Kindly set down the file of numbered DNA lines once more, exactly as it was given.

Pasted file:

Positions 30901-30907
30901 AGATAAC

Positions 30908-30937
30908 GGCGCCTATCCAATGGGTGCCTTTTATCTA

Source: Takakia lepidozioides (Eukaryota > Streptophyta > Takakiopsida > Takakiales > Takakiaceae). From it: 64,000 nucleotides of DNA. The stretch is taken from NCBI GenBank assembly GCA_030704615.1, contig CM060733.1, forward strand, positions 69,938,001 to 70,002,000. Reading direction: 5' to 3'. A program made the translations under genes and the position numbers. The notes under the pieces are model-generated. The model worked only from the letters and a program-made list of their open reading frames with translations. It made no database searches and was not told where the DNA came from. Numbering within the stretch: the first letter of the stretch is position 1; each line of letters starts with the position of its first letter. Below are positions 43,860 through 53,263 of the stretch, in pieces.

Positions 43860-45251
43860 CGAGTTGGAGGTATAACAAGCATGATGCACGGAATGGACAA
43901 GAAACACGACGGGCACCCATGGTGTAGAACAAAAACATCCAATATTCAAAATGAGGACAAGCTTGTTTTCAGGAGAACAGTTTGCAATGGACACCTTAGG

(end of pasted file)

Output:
Positions 30901-30907
30901 AGATAAC

Positions 30908-30937
30908 GGCGCCTATCCAATGGGTGCCTTTTATCTA

Source: Takakia lepidozioides (Eukaryota > Streptophyta > Takakiopsida > Takakiales > Takakiaceae). From it: 64,000 nucleotides of DNA. The stretch is taken from NCBI GenBank assembly GCA_030704615.1, contig CM060733.1, forward strand, positions 69,938,001 to 70,002,000. Reading direction: 5' to 3'. A program made the translations under genes and the position numbers. The notes under the pieces are model-generated. The model worked only from the letters and a program-made list of their open reading frames with translations. It made no database searches and was not told where the DNA came from. Numbering within the stretch: the first letter of the stretch is position 1; each line of letters starts with the position of its first letter. Below are positions 43,860 through 53,263 of the stretch, in pieces.

Positions 43860-45251
43860 CGAGTTGGAGGTATAACAAGCATGATGCACGGAATGGACAA
43901 GAAACACGACGGGCACCCATGGTGTAGAACAAAAACATCCAATATTCAAAATGAGGACAAGCTTGTTTTCAGGAGAACAGTTTGCAATGGACACCTTAGG